When Neil Armstrong made his giant leap for mankind, he brought along an American flag. But it took one small step for Hollywood to erase our national emblem from one of the most important moments in human history.
A ruckus has arisen over the new feature film “First Man,” which dramatizes the 1969 Apollo 11 Moon mission. The filmmakers intentionally omitted the dramatic sequence in which Neil Armstrong and Buzz Aldrin erect an American flag on the lunar surface. Canadian actor Ryan Gosling, who portrays Armstrong, explained that the scene was cut out on purpose because the Moon landing “transcended countries and borders” and that the notably humble Armstrong did not consider himself “an American hero.”
“That’s not the Neil Armstrong I knew,” countered his friend and aviation legend Chuck Yeager, adding that the film was “more Hollywood make-believe.” Second Man on the Moon Aldrin tweeted out a picture of the flag, captioned "proud to be an American."
The flag-raising was an important part of the lunar mission. Planting the American flag on the Moon marked the culmination of a determined national effort. The United States had gotten off to a slow start in the space race with the Soviet Union, but in 1962 President John F. Kennedy made reaching the Moon a priority, with explicitly nationalistic goals.
“No nation which expects to be the leader of other nations can expect to stay behind in the race for space,” Kennedy said at Rice University. “This generation does not intend to founder in the backwash of the coming age of space. We mean to be a part of it--we mean to lead it.” He said that the “vows of this Nation can only be fulfilled if we in this Nation are first, and, therefore, we intend to be first” and to “become the world's leading space-faring nation.” Putting a flag on the lunar surface fulfilled the late President’s promise to reach the Moon within a decade.
Read James S. Robbins' new book Erasing America: Losing Our Future by Destroying Our Past, the definitive guide to the war on America's history and heritage.
But NASA almost missed the moment. In April 1969, NASA administrator Thomas O. Paine testified to Congress that no decision had been made what flag or symbol would be erected on the Moon once we got there. Some had suggested a United Nations flag would be more appropriate. But House Republicans voiced a strong objection to any flag other than the Stars and Stripes being placed on the moon, and language was added to a NASA appropriation bill stipulating “the flag of the United States and no other flag shall be implanted on the surface of the Moon.” Sen. Wallace F. Bennett (R-UT) suggested two flags be used, banners that flew over the Capitol and Independence Hall on July 4. How’s that for patriotism?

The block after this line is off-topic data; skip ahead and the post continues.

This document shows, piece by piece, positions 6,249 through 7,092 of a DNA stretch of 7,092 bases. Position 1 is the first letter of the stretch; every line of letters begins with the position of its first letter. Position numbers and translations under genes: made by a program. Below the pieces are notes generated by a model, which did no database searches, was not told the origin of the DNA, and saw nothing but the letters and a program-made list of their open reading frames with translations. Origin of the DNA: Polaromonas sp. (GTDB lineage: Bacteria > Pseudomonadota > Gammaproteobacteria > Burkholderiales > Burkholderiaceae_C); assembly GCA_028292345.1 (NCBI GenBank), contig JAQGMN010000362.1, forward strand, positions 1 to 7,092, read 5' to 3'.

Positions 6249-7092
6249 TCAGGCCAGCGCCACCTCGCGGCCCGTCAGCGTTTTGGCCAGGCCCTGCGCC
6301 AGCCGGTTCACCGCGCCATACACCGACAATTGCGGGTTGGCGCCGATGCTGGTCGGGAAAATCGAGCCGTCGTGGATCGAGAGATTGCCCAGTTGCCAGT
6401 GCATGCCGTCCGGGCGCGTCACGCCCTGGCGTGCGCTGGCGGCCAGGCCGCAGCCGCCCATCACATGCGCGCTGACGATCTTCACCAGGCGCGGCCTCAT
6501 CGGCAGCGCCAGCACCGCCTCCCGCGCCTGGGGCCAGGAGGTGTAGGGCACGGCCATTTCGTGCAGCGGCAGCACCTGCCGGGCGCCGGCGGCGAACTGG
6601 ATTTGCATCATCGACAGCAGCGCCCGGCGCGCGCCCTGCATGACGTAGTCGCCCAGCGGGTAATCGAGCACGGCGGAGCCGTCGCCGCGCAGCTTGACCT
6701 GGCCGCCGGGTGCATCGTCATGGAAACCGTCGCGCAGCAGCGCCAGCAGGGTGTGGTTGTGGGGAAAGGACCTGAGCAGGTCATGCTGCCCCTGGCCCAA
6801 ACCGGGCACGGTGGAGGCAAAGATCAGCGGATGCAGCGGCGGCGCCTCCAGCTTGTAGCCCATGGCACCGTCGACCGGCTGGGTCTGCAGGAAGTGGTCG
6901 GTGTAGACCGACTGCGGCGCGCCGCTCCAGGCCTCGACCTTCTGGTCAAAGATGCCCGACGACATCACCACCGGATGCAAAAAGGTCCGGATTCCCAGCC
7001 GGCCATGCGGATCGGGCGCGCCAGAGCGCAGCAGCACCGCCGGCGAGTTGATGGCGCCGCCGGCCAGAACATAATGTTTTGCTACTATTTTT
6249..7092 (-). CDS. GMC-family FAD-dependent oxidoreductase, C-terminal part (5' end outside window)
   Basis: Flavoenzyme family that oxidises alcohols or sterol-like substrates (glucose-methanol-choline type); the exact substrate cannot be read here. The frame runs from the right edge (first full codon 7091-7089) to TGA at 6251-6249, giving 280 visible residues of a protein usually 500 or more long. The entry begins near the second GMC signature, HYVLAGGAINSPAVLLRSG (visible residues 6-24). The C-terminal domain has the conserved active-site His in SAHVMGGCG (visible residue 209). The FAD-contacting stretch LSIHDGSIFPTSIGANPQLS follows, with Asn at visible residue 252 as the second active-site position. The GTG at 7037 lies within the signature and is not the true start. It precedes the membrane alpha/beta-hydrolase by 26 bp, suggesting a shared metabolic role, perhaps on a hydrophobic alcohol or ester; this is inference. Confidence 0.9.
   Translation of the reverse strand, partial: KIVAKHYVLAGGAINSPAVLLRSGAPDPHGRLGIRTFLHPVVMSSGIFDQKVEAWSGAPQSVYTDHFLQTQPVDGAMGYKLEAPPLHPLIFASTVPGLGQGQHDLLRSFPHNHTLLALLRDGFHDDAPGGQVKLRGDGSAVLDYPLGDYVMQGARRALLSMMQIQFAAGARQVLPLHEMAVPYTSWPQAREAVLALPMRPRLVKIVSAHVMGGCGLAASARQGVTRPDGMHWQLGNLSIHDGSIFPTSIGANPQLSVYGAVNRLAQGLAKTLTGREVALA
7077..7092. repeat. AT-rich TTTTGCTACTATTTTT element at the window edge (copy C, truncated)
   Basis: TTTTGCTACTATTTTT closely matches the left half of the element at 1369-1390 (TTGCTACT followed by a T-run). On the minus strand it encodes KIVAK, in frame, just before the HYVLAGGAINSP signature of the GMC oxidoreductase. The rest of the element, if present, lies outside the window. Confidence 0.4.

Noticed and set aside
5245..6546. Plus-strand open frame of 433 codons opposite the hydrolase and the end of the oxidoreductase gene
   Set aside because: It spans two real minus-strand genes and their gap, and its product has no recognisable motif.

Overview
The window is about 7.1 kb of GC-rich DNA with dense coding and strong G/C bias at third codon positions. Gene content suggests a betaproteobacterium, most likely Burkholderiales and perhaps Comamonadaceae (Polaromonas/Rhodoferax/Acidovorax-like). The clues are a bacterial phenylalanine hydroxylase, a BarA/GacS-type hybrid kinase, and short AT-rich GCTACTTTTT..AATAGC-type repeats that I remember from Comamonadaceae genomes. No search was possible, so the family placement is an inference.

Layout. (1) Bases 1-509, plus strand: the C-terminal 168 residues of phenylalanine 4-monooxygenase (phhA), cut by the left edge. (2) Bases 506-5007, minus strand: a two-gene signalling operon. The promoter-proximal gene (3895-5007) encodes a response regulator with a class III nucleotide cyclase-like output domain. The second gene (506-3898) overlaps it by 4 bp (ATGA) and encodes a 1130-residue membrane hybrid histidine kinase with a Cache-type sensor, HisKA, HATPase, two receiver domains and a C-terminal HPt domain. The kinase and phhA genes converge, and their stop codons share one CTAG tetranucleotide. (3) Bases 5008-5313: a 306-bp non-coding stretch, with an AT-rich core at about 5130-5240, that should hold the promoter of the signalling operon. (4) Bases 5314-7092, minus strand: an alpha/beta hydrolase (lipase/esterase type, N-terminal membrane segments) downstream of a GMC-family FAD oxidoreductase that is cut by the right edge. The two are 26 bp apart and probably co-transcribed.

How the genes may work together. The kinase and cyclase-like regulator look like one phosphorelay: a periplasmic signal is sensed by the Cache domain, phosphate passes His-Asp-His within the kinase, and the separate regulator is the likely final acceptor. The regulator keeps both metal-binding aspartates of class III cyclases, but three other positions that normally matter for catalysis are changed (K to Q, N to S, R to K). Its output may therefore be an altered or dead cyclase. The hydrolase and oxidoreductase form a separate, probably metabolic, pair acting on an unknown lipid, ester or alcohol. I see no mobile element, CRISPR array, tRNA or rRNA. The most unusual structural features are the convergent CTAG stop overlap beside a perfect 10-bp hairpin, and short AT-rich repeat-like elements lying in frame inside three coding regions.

Ultimately the astronauts took a three-by-five foot nylon flag made by Annin in New Jersey and a collapsible 8 foot aluminum pole, carried strapped to one of the legs of the lunar module.
But everyone involved also knew that it was an important moment for humanity. When the lunar module landed Armstrong said they were representing “not only the United States but men of peace of all nations.” President Nixon said to the astronauts, as they stood next tot he flag, “for one priceless moment in the whole history of man, all of the people on this earth are truly one.” And Armstrong and Aldrin left a plaque saying the landing was in the name of “peace for all mankind.”
So yes, all mankind shared in that moving moment. But it was brought to the world courtesy of the USA.
One more thing worth noting: this is another self-inflicted wound from liberal elitists who either don’t understand their audience, or don’t care about them. The core group of people going to a movie like “First Man” are probably not progressives. Even back in 1969 the left wingers were complaining that NASA’s budget would better be spent on Great Society-type social programs and handouts. No, the people who might have wanted to see a dramatization of the Apollo 11 landing are most likely closer to the typical Trump supporter.
But these are also people who are pushing back against the constant barrage of slights from leftists who think that it is perfectly fine to shoehorn their political messages into what should be entertainment. This tendency is killing NFL football for example. And it has been a staple of the movie industry for years. But how many patriotic moviegoers, knowing that the flag planting was intentionally omitted from the movie, will rush out to see this selectively edited history? Especially when you can watch the real thing right here.
James S. Robbins is the author of Erasing America: Losing Our Future by Destroying Our Past (Regnery, 2018).